Frederick Douglass Statue Torn Down on the Anniversary of His ‘What to the Slave is the Fourth of July’ Speech

American orator, editor, author, abolitionist and former slave Frederick Douglass (1818 - 1895) edits a journal at his desk, late 1870s.
American orator, editor, author, abolitionist and former slave Frederick Douglass (1818 - 1895) edits a journal at his desk, late 1870s.
Photo: Hulton Archive (Getty Images)

On July 5, 1852, Frederick Douglass gave an iconic speech in Rochester, N.Y., in which he asked a question that is still relevant to Black people 168 years later: “What to the Slave is the Fourth of July?” On Sunday in Rochester—on the anniversary of the day Douglass delivered his speech—a statue of the 19th-century abolitionist was torn down.


From the Associated Press:

Police said the statue of Douglass was taken on Sunday from Maplewood Park, a site along the Underground Railroad where Douglass and Harriet Tubman helped shuttle slaves to freedom. Police were continuing their investigation Monday and no arrests had been made, according to a department spokesperson.

The statue was found at the brink of the Genesee River gorge about 50 feet (15 meters) from its pedestal, police said. There was damage to the base and a finger.

“This is all that is left at this [particular] moment of a monument that we put so much work and thought and love and care into,” Carvin Eison, a project director for the organization responsible for bringing the Douglass statue to the park, told WROC referring to the concrete base where the statue stood.

“What comes of this?” Eison asked. “Is this some type of retaliation because of the national fever over Confederate monuments right now? Very disappointing. It’s beyond disappointing.”

Investigators looking into this travesty of this crime haven’t announced any suspects, but this has “angry white people who will swear they aren’t racist” written all over it. Indeed, this probably was done in retaliation for Confederate monuments being toppled over all over the country.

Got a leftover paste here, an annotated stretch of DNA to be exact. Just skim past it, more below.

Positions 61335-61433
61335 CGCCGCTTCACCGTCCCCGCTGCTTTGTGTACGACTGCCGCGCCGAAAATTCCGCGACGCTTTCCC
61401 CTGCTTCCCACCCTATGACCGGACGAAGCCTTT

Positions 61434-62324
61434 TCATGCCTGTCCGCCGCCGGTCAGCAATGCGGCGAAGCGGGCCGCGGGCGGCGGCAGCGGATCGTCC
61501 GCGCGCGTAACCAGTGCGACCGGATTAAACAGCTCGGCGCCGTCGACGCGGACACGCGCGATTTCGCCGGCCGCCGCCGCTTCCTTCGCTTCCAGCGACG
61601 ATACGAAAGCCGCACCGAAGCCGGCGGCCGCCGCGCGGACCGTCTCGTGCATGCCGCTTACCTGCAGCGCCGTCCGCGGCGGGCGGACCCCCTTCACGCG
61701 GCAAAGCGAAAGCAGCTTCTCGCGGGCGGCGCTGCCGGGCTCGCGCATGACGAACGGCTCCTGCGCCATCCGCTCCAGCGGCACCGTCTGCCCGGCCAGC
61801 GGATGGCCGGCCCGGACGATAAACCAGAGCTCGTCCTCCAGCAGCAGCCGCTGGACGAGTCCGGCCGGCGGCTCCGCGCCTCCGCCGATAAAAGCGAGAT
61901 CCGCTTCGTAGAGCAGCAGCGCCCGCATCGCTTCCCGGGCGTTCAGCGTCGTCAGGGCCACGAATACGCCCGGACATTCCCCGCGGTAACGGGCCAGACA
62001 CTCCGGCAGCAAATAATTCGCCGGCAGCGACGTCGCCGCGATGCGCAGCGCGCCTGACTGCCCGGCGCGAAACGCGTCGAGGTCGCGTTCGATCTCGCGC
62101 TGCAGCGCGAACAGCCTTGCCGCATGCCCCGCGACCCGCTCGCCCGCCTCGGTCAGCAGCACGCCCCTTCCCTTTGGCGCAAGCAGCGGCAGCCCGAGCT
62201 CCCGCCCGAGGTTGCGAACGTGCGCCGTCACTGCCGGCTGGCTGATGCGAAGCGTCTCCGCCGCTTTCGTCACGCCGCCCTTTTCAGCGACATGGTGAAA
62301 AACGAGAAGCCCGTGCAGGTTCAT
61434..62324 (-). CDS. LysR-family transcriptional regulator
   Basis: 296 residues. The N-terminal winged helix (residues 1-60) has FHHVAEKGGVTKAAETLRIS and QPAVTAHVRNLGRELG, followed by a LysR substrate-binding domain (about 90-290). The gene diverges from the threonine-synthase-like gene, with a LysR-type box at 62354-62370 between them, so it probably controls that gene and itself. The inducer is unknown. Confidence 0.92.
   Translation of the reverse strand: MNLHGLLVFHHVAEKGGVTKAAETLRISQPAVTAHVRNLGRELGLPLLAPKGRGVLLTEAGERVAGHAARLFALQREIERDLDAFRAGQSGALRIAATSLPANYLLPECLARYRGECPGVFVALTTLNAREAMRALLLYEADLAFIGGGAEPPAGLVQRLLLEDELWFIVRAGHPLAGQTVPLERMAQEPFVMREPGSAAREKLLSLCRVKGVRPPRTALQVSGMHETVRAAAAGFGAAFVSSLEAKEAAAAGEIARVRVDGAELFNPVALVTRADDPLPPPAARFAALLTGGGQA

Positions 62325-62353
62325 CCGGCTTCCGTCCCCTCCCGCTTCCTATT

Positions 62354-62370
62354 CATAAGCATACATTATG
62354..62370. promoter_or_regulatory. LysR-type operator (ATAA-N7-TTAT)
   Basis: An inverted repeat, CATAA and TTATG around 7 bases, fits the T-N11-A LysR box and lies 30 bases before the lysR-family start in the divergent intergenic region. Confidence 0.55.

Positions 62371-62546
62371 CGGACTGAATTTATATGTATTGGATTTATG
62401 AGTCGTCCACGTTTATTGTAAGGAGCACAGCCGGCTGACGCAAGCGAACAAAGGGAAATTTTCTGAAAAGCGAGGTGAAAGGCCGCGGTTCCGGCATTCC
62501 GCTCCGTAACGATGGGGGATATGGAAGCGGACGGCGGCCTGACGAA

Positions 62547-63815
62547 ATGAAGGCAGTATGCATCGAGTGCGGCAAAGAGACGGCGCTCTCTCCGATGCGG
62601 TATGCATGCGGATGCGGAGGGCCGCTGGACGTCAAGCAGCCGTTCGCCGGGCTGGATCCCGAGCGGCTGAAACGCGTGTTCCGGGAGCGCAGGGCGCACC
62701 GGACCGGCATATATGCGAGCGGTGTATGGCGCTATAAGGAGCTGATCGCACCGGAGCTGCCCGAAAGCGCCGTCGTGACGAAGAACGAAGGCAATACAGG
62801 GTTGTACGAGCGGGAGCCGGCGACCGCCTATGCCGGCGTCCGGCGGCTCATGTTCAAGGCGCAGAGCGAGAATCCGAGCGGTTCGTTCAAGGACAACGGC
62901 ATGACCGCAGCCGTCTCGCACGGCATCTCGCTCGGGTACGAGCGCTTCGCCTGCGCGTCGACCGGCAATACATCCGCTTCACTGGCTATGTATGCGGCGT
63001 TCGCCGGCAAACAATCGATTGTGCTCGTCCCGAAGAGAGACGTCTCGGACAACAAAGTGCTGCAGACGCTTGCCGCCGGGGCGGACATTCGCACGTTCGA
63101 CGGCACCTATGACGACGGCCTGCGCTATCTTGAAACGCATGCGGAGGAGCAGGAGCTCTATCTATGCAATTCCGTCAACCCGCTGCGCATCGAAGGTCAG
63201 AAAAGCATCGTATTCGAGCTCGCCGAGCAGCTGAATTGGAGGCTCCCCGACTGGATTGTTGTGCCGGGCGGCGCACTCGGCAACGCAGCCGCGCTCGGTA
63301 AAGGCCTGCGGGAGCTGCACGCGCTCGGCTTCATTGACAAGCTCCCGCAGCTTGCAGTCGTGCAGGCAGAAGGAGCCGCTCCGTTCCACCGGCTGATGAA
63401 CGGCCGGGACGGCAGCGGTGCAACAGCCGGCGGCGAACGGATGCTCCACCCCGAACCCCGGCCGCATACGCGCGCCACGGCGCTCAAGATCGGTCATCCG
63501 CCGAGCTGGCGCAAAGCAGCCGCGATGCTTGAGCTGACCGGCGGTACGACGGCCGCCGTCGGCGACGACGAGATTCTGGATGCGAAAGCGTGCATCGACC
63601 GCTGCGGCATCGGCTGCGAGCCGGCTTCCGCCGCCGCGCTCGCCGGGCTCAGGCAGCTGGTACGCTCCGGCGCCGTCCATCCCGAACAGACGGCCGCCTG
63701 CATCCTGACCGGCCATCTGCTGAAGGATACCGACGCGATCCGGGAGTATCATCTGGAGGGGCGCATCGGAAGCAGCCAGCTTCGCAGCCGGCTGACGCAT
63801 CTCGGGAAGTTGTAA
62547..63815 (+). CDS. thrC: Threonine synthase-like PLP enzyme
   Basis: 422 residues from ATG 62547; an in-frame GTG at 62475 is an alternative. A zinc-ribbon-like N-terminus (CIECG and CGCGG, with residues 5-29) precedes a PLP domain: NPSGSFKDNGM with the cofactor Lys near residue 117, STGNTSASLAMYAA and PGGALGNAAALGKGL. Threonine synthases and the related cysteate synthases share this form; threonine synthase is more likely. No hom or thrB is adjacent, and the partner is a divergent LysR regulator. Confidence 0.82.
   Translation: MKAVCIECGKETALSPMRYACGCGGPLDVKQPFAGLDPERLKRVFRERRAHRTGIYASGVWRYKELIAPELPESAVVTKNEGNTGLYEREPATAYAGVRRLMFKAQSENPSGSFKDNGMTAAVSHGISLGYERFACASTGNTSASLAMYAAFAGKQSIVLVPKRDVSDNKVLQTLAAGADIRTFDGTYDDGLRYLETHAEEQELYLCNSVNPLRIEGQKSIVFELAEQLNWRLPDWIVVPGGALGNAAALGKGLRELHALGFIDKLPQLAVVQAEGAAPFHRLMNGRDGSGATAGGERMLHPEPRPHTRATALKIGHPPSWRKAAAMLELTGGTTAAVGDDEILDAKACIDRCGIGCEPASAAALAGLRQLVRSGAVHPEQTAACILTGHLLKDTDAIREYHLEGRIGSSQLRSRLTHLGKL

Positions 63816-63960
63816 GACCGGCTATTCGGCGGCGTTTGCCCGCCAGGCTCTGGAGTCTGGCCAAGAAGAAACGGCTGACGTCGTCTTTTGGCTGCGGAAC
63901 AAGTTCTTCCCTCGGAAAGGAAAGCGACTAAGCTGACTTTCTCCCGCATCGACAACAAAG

Of course, those of us who want to see Confederate statues come down are objecting to the celebration of the institution of slavery. What statement is being made by tearing down the Douglass statue? That abolition was wrong and those who fought for it don’t deserve commemoration?

That this happened on the anniversary of Douglass’ speech and in the same city where it was delivered indicates that this wasn’t a tit for tat thing like when a white man in Richmond, Va., painted “White Lives Matter” on a statue of Black tennis player Arthur Ashe because “You guys tagged my statue so I am tagging your statue.” In that instance, any old Black person’s statue would do, but this was something different.


Anyway, Eison told the Rochester Democrat & Chronicle that the damage to the statue is too extensive for it to be repaired, but he said another statue will take its place.

According to WROC, Eison said he wants to “put a monument back here immediately so whoever did this [knows] that we are not going to be deterred from what our objective is and our objective is to continually celebrate Frederick Douglass.”


“They can topple over this monument, they could go topple over all of them, this monument will still stand because the ideas behind it are bigger than the monument,” he said.

Zack Linly is a poet, performer, freelance writer, blogger and grown man lover of cartoons


Dr Emilio Lizardo

The people who did this must be really proud of and believe in the rightness their cause. That’s why they did it when nobody was watching and haven’t taken responsibility for their activism.